Hi friends, hope you’re surviving February. That massive silence that followed my last post, the one where I told you about my favorite brownies and where I promised you a worthwhile recipe for leek and potato soup, that silence was us having a baby.
A blizzard baby to be precise. We did it. Avi is here. And he’s here to stay.
Avi was born on January 27, a Tuesday, at 3:15am. The night of January 26 into 27, we were told to expect a massive snowstorm in NYC, and Andrew being Andrew, and doing what he does for a living, insisted that we get a hotel room close to the hospital in case I go into labor and the storm is intense enough that getting a taxi from Brooklyn to lower Manhattan proves impossible. I complained about the expense, dismissing it as a frivolous waste of money, but the joke was on me. No sooner had I checked into our room and laid out our provisions: bread, peanut butter, jelly, tea, cookies, fruit, and so on, I started having contractions.
Andrew jokes that I don’t do anything half-assed; and that my contractions and labor were as efficient as focused as the rest of me. Four and a half minutes apart; a minute and eighteen second in length on average, I lasted about ninety minutes before we called a cab and drove to the hospital two blocks away. I was promptly admitted; given the weather and the fact that I went from zero to sixty in under two hours, the nurses saw that I was progressing rather fast. Some hours later, Avi made his entrance into the world.
Our own blizzard baby, which is only fitting given Andrew’s career and passion. And I loved learning that it was a boy at the moment of Avi’s birth. The wait was worth it.
Andrew’s colleagues wrote about the blizzard baby. People emailed us to ask if we were naming our baby Juno, after the storm. We stuck with Avi.
The last four weeks have been somewhat of a blur. If it weren’t for Andrew, my mother-in-law and my mom (who have taken turns staying with us), I wouldn’t shower, eat regular meals, or sleep as much as I do (which isn’t that much by the way). Avi is wonderful, changing every day, but there are hardships with newborns that you can’t even anticipate beyond what you may assume newborn care requires. Turns out newborns don’t just sleep, eat, and poop. They also fuss, spit up, fuss some more, refuse to sleep on their own, make old-man noises, fuss even more, and just when you thought they were done, spit up even more. There are various issues revolving around breastfeeding, pumping, what-have-you. By the time you’ve finished doing one task, you need to start on another, and before you know it, you’re back at the feeding again. A whole day will pass and you will find yourself in the same pose on the couch, unshowered, with spit-up in your hair, hungry.
I say this without even going into the emotional and hormonal aspects of recovering from birth. For me, it’s been particularly hard, and I’ve been lucky to have incredible support from friends and family. I’m told things get better. I’ve been promised that I, too, will emerge from the haze of new parenthood and will one day even revel in it. I look forward to that day. I’ve been told by some wise and seasoned friends that the first weeks, four to six to eight, are really all about survival. There are no rules. You do what needs to be done; what works for you. Any judgement anyone passes on you – shame on them.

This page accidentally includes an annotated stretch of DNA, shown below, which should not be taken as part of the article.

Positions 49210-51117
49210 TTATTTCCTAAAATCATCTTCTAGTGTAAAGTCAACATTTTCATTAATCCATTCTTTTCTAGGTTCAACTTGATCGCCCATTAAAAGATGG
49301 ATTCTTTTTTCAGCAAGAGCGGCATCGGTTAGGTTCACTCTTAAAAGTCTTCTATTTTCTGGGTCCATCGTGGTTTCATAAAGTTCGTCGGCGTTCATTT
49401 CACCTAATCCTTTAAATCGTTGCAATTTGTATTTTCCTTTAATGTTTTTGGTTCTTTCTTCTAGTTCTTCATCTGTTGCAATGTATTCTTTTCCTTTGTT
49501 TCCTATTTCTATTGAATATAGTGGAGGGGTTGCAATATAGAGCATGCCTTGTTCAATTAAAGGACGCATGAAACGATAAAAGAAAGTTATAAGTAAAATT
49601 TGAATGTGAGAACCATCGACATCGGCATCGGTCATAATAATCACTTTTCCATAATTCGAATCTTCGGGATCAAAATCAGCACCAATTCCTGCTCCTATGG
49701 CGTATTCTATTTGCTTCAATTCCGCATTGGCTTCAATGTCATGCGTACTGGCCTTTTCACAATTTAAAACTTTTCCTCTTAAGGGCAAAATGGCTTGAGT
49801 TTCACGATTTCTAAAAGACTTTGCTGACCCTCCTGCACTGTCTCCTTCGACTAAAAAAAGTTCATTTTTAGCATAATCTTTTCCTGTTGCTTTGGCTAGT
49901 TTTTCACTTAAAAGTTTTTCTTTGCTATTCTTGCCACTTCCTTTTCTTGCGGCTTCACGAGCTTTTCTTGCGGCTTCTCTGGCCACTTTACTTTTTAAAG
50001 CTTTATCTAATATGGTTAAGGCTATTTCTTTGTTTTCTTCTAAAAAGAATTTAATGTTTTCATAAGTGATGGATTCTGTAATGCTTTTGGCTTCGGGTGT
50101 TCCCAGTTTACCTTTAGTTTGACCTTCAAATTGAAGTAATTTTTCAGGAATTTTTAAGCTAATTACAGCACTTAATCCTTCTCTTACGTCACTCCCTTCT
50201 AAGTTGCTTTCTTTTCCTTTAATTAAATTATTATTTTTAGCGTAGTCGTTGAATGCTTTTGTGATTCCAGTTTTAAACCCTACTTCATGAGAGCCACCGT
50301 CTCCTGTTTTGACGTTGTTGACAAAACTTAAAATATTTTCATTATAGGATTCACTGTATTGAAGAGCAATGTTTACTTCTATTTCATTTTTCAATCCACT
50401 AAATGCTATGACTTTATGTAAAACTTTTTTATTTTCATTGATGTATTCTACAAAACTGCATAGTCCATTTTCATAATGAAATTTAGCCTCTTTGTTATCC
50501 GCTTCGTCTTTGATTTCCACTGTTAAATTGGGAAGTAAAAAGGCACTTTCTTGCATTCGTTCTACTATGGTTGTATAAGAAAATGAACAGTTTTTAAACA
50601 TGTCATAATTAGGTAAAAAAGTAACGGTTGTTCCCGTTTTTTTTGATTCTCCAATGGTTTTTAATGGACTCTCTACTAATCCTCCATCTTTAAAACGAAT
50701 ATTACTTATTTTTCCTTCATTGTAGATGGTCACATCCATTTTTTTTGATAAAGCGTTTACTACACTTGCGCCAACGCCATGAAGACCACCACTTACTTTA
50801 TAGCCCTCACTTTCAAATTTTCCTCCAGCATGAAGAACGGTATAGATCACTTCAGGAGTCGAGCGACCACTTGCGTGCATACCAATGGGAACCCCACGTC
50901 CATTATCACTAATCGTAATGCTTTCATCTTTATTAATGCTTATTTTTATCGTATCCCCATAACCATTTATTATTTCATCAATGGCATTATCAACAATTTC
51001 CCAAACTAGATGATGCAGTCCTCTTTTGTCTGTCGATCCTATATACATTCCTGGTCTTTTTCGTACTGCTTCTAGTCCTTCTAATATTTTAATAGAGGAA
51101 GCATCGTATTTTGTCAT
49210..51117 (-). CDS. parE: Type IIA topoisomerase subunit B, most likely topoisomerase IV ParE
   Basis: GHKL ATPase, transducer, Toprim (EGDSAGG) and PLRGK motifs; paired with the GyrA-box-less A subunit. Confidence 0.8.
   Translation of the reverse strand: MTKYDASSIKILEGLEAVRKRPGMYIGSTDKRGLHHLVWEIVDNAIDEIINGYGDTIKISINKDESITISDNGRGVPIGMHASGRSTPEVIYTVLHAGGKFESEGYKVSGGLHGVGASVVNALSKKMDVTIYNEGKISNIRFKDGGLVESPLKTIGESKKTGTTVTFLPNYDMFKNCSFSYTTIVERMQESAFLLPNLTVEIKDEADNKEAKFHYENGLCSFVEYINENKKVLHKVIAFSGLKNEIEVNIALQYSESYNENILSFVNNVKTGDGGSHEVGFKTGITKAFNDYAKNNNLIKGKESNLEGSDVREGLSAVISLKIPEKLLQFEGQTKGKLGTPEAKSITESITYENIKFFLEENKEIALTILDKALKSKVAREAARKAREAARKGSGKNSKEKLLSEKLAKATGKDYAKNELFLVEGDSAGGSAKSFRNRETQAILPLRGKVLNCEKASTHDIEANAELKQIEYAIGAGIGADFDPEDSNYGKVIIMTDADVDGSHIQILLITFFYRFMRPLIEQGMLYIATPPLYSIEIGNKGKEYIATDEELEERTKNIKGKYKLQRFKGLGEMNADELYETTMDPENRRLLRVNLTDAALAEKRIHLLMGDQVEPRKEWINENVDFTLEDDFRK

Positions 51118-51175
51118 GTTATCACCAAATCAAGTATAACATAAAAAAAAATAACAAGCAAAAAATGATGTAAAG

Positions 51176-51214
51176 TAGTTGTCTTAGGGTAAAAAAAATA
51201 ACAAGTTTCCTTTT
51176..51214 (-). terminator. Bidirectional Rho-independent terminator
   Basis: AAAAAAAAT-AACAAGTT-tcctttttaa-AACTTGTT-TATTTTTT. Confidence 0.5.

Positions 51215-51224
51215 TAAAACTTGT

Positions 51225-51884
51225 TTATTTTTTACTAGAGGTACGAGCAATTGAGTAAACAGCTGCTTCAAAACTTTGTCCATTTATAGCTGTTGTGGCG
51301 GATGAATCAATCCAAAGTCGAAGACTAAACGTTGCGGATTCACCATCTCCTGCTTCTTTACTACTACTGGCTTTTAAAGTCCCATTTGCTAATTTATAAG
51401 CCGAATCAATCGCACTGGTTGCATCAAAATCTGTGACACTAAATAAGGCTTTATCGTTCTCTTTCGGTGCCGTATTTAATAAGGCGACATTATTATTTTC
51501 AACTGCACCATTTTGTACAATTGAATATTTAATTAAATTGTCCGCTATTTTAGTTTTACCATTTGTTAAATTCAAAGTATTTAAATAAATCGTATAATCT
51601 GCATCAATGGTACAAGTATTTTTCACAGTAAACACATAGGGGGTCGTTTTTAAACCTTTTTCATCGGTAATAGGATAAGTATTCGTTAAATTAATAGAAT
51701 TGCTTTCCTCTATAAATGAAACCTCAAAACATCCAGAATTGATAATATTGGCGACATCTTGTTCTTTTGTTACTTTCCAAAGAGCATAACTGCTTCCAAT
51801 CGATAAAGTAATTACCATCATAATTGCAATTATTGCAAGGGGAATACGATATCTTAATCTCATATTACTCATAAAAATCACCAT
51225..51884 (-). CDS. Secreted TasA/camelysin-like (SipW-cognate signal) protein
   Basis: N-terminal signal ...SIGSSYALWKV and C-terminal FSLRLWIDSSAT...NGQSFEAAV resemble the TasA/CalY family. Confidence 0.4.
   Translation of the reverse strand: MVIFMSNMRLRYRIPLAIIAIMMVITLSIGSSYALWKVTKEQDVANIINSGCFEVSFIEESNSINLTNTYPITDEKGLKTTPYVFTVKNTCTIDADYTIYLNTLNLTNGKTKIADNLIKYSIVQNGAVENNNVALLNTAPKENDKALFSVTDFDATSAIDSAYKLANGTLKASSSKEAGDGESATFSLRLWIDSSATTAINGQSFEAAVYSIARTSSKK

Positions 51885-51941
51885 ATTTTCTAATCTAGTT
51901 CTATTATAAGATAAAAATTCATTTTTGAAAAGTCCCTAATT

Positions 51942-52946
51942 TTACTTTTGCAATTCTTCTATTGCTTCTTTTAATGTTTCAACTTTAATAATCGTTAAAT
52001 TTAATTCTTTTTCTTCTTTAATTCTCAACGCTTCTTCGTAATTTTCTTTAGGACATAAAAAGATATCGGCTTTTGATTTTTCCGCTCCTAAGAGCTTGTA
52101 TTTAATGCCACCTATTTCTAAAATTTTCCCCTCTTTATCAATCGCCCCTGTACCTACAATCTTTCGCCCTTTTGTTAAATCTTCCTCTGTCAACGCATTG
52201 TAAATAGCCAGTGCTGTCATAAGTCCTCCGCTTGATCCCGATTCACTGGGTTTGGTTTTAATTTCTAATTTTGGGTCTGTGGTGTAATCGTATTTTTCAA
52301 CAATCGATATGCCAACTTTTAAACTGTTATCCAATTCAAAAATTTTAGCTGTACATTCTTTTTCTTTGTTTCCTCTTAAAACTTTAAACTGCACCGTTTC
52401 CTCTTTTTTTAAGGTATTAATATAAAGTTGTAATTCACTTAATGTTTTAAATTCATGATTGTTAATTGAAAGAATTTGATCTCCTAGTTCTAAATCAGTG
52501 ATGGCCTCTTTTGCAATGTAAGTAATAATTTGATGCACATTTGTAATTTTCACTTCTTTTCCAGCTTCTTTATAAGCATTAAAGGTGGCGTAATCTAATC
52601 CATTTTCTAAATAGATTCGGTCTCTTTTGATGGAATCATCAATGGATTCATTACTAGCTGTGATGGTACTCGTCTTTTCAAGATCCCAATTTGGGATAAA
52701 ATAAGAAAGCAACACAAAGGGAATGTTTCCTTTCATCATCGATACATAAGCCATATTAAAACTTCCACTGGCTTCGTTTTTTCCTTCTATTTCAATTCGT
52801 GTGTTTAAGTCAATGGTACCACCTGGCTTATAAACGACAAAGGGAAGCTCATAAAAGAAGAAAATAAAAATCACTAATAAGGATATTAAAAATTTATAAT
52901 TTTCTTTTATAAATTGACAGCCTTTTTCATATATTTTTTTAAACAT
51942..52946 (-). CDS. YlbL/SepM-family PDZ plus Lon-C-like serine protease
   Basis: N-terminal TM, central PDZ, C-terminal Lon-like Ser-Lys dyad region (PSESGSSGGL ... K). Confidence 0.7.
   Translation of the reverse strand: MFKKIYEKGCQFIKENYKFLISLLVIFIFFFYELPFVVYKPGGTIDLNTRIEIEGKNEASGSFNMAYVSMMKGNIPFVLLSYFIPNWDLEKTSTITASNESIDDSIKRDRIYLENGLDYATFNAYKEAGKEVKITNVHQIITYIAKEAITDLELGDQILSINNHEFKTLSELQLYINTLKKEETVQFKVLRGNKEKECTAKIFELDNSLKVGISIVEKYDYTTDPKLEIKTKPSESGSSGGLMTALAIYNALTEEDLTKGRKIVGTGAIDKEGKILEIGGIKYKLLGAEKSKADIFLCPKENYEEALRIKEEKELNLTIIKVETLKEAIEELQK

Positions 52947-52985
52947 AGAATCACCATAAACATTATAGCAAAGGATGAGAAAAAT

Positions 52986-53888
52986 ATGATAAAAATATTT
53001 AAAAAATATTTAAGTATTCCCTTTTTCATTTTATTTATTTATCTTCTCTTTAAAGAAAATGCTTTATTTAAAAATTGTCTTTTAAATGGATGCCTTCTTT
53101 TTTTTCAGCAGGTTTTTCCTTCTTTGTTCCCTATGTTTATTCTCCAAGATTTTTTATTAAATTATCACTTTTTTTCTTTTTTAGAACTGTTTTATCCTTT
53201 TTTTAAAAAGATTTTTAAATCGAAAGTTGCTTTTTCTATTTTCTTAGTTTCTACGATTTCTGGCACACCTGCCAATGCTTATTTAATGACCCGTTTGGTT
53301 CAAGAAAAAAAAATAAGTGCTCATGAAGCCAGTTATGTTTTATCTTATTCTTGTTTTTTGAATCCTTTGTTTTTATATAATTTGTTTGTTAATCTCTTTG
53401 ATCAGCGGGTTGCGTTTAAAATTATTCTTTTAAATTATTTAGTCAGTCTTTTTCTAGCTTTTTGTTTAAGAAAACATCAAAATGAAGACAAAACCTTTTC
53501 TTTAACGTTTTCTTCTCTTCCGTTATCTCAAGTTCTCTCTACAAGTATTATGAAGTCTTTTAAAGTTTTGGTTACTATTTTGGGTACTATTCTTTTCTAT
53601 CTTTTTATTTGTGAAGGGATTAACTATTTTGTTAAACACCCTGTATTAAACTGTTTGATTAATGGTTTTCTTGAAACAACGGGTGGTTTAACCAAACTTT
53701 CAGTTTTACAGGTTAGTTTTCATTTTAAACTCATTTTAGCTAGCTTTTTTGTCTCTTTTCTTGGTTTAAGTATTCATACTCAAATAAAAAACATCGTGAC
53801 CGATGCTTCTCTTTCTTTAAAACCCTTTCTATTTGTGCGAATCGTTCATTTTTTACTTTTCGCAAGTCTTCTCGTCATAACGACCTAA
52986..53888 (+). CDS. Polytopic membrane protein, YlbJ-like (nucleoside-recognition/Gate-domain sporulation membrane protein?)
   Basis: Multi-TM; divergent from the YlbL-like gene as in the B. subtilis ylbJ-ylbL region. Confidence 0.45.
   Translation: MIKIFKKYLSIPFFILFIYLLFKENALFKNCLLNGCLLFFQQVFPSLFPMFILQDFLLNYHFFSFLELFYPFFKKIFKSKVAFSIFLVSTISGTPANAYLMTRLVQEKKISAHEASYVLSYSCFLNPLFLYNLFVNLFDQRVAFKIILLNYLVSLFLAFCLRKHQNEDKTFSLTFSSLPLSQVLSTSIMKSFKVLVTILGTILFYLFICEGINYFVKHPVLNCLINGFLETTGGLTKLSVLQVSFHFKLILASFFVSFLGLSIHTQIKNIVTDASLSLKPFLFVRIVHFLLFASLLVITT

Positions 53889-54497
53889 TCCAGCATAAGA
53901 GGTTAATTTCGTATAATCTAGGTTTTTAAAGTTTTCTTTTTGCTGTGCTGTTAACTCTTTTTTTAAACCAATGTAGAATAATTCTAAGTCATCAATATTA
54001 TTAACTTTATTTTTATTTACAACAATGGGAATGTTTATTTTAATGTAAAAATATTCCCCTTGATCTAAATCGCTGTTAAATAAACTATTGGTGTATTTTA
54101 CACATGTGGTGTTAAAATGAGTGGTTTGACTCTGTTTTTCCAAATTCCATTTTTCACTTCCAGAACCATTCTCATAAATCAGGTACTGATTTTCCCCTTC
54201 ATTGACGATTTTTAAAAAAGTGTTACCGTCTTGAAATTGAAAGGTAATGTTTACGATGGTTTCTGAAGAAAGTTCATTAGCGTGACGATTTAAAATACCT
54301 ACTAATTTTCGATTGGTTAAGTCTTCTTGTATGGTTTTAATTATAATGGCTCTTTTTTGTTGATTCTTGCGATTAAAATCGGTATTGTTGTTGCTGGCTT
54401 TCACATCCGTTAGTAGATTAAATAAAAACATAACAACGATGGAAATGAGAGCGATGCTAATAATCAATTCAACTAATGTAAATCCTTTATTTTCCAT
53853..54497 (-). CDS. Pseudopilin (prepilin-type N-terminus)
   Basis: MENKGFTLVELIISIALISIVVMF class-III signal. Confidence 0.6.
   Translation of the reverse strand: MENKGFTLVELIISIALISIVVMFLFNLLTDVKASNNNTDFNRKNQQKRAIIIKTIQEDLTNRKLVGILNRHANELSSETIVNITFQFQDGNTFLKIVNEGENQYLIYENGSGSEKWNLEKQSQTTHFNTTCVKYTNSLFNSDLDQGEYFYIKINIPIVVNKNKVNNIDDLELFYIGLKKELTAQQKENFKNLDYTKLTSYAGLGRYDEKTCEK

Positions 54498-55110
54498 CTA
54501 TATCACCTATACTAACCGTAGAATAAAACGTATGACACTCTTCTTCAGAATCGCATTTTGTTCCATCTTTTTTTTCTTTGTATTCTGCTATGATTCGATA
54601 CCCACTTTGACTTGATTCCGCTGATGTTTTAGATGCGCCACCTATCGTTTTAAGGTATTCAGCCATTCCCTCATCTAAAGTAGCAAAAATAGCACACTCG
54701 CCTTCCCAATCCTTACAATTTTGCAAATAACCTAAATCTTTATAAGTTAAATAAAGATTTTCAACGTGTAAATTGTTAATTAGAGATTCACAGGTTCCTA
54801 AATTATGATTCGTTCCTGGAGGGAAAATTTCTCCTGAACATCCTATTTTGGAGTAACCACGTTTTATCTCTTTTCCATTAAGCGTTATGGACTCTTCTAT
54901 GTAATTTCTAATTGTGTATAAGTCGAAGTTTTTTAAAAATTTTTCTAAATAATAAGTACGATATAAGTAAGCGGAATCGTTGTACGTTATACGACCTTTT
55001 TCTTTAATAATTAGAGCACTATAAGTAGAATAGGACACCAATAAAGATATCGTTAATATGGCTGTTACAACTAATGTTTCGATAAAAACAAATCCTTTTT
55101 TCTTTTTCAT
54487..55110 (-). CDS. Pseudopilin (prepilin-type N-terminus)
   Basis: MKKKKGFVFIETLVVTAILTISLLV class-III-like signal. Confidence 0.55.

What I miss the most is having a routine. A newborn means a routine is gone, blasted to smithereens for a long, long time, if not forever. I’m sure there’ll be other routines, but for someone who so heavily relied upon one, finding yourself bereft without so much as one certain constant, is daunting. I miss writing; I miss cooking. I miss having control over each and every little thing. This is as exhausting as it is humbling. It’s a pretty good blend of both things. The other day, I made this beef with tomatoes and garlic in a slow-cooker (all hail Deb, Gourmet Magazine (RIP), and Laurie Colwin!) and it was such a revelation, we made it again over the weekend. I added a bunch of chopped up carrots and a few sprigs of thyme. I threw everything into a slow-cooker because I had ten minutes to my name to get the show on the road. Ten hours later, we ate this immensely comforting and beautiful dish over buttery polenta (I made polenta!), and even though all I did was throw a handful ingredients in a slow cooker and walk away, it felt so good to be in the kitchen. I look forward to the day when I can cook a whole dinner while Avi naps on his own (and not on a human).
I’ve been asked what it feels like to suddenly become a parent, and I’m not yet sure what to say. I feel a tremendous sense of responsibility for Avi. I want to take care of him; make him happy and safe; keep him well-fed and rested. I can’t quite get my head around parenthood/motherhood, and – as someone once wrote on their blog – it’s best I don’t think about it too much. The mere fact that I wrote this post; that Avi is four weeks as of today – is enough for me right now. My mom is holding him while he sleeps and I write. I hope to post a recipe soon. Stay tuned.